• © Asian Cinevision

    History

    About Asian CineVision

    Asian CineVision (ACV) is a 501(c)(3) nonprofit media arts organization devoted to the development, exhibition, promotion, and preservation of Asian and Asian American film and video. Since 1978, ACV has presented the Asian American International Film Festival (AAIFF), the first and longest running festival in the U.S. to showcase for the best in independent Asian and Asian American cinema.

    Our Roots

    In 1975 grassroots media activists including Peter Chow, Danny Yung, Thomas Tam, Christine Choy in a loft then occupied by Tsui Hark–who at he time was studying experimental theater at Columbia–founded ACV under the name CCTV (Chinese Cable TV) in New York’s Chinatown. At a time of exceptional energy and assertion on the part of diverse cultural groups, claiming their voices and places in a landscape that had been dominated by European Americans, ACV’s founders saw the need to bring greater social and cultural awareness of Asian American experience and history to both Asian American communities and to the public at large. Moving-image media had become the nation’s common language, its most pervasive source of images and ideas, and Asian Americans barely registered on its screens. ACV’s founders wanted to address problems faced by Asian Americans in both representation in the media and access to the means of media production and distribution. Technologies and outlets for independent media were multiplying, creating new possibilities for Asian Americans both behind and in front of the cameras, in production and distribution, in scholarship and practice, in every style and platform of media arts.

    Asian American Identity

    When ACV first incorporated, its principal purpose was “to produce Chinese language television programs,” but a few years later–reflecting the growth of an overarching, self-conscious Asian American identity and expanded needs for an Asian American media organization based in New York, the certificate of incorporation was amended to specify much larger purposes: “To produce and to exhibit films and video programs about the experience and culture of Asian and Asian American communities…,” “to provide consultation and technical assistance for artists, cultural and media organizations,” “to publish various documentation,” and “to organize seminars, conferences and workshops…”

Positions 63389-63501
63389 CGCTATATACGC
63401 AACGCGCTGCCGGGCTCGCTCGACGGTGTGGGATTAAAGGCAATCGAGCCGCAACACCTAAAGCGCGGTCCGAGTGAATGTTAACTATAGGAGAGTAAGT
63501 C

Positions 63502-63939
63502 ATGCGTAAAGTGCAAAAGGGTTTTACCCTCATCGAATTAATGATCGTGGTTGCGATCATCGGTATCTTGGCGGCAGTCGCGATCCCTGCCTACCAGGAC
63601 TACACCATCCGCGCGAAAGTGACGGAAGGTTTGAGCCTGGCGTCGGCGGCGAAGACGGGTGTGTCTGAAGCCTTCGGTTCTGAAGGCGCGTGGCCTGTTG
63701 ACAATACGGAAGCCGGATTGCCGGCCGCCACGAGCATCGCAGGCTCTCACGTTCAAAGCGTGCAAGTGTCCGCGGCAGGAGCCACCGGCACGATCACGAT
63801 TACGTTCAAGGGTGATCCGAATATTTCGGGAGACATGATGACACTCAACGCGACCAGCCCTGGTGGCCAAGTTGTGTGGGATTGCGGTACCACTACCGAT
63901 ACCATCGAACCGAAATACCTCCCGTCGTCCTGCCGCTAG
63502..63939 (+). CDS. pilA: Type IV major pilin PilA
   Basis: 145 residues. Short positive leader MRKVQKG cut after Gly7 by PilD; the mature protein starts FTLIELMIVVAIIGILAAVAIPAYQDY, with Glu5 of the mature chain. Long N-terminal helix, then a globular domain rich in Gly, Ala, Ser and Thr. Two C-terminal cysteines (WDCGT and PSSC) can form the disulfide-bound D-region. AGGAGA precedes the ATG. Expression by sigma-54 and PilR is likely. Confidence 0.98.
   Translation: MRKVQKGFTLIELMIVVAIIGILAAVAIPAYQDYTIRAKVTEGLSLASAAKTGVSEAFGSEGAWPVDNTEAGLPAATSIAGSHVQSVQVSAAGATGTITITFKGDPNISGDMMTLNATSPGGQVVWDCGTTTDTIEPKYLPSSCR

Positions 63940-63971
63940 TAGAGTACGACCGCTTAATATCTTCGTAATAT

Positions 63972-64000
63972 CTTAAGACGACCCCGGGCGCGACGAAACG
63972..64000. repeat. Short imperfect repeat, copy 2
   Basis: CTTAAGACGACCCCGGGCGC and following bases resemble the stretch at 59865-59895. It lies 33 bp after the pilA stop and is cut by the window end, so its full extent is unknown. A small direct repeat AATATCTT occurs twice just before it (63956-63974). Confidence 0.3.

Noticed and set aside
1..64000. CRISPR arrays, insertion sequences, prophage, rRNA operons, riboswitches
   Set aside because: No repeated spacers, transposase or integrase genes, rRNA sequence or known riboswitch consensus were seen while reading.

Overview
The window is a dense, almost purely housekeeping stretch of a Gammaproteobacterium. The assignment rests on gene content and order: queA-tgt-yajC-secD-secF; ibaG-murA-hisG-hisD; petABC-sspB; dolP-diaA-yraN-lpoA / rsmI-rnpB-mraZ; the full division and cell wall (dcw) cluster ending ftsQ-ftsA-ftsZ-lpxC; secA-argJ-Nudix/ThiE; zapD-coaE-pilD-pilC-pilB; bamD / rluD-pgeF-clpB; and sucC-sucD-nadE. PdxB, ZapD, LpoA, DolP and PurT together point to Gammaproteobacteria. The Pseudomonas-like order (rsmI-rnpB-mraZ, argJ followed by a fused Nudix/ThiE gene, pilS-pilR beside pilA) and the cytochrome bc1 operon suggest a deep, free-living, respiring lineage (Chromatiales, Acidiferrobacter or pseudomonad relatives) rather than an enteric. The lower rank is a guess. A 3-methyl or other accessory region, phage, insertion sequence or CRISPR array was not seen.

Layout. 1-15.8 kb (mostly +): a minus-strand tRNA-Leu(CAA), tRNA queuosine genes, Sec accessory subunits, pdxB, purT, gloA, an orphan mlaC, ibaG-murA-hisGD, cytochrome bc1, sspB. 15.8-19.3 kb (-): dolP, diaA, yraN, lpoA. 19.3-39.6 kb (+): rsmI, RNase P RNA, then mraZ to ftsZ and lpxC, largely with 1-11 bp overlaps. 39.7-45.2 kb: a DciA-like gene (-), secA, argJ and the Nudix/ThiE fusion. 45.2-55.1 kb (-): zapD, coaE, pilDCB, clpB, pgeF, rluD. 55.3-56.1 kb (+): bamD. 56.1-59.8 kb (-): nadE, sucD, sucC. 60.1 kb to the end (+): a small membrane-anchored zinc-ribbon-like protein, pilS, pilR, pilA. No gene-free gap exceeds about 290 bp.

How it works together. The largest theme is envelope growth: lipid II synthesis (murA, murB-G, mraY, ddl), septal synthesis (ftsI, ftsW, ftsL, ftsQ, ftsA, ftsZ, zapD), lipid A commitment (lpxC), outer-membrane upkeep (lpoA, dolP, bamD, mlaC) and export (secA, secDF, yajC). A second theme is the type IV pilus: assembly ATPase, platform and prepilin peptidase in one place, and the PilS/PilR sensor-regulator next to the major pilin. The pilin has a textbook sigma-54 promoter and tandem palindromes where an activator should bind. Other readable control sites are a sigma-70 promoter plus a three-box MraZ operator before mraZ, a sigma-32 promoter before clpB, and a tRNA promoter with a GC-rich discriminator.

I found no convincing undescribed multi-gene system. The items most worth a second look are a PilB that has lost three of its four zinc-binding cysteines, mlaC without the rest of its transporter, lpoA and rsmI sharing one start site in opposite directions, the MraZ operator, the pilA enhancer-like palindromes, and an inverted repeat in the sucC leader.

First 25 Years

    During its first twenty-five years, ACV grew in part by initiating its own programs and in part by seizing opportunities to preserve or adopt worthwhile projects formerly carried out by other groups (such as assuming the publication of Bridge Magazine in 1981).

    The Asian American International Film Festival (AAIFF)

    In 1978 ACV organized the Asian American Film Festival, the first in the U.S., a three-day program of 46 films and videos at the Henry Street Settlement on New York’s Lower Eastside. Later screening venues included New York University (1979-1984), Rosemary Theatre (1985-1995), The French Institute (1996-2001), Asia Society (2002-2008), Chelsea Clearview Cinema, School of Visual Arts, Quad Cinema and Museum of Chinese in America (2009-present). AAIFF satellite venues include Queens Museum, Cinema Arts Centre, Huntington, Brooklyn Heights Cinema, SUNY Stonybrook, Flushing Town Hall, Maysles Institute, Clearview Bergenfield 5, and Queen Library Flushing Branch.

    AAIFF has provided the U.S. premieres of acclaimed film directors including Wayne Wang, Mira Nair, and Marilou Diaz-Abaya, and Ang Lee.
    Over the years ACV’s curatorial vision was shaped by its programmers including Daryl Chin, Larry Chua, Somi Roi, Rajendra Roy, Norman Wang, Casey Lum, Marlina Gonzales, Minnie Hong, Vivian Huang, Roger Garcia, Diana Chiawen Lee, William Phuan, and Martha Tien.

    AAIFF has screened films from over twenty countries including: Canada, China (Hong-Kong and mainland), India, Japan, South Korea, Malaysia, Singapore, Taiwan, the Philippines, Australia, New Zealand, Iran, Germany, England, Afghanistan, Vietnam, Thailand, Cambodia, Cuba, Indonesia, and Bhutan.

    AAIFF award categories include Emerging Director Award to a first/second time narrative and documentary feature directors, Excellence in Short Filmmaking Award, For Youth By Youth: One-To-Watch Award and Audience Choice Award–narrative and documentary features.
    Since 1987 ACV has awarded the Asian American Media Award to Asian Americans who have contributed significantly to Asian American media.Previous recipients are: Wayne Wang (1987), Loni Dong (1988), Christine Choy (1989), James Yee (1990), Steven Okazaki (1991), Mira Nair (1992), Ang Lee (1993), Joan Chen (1994), Kayo Hatta and Freida Lee Mock (1995), Russell Wong (1996), Jessica Yu and Arthur Dong (1997), Michelle Yeoh (1998), Sammo Hung (1999), Andy Lau (2000), Tamlyn Tomita (2001), Marilou Diaz-Abaya (2002), and Jet Li and Maggie Cheung (2005).